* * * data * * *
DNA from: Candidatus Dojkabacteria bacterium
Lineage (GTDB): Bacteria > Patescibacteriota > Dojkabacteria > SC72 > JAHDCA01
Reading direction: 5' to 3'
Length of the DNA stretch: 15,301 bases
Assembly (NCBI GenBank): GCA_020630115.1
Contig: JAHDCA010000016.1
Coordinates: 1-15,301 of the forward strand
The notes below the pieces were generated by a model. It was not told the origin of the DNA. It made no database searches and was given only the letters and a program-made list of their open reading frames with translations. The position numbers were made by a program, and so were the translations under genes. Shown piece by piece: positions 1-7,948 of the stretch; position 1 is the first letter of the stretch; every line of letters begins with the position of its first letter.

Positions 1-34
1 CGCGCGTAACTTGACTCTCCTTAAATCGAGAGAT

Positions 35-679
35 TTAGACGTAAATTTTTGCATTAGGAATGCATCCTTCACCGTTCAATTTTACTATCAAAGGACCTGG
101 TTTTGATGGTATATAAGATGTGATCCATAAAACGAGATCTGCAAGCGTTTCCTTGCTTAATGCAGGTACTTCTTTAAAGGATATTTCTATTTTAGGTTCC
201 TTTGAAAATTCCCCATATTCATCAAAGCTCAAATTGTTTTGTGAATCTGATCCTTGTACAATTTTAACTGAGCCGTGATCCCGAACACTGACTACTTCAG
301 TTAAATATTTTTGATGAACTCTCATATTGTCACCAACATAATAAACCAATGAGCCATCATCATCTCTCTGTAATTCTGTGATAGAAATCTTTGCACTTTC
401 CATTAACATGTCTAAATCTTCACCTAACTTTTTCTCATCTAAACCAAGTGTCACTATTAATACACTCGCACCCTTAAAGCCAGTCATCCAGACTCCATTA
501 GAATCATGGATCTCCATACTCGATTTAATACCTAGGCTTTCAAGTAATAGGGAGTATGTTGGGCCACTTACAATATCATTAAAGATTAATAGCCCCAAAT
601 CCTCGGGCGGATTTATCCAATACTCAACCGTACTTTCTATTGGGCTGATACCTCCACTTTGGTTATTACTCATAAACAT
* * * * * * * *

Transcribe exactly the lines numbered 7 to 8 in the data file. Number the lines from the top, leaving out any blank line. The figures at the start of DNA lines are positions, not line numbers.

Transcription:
Coordinates: 1-15,301 of the forward strand
The notes below the pieces were generated by a model. It was not told the origin of the DNA. It made no database searches and was given only the letters and a program-made list of their open reading frames with translations. The position numbers were made by a program, and so were the translations under genes. Shown piece by piece: positions 1-7,948 of the stretch; position 1 is the first letter of the stretch; every line of letters begins with the position of its first letter.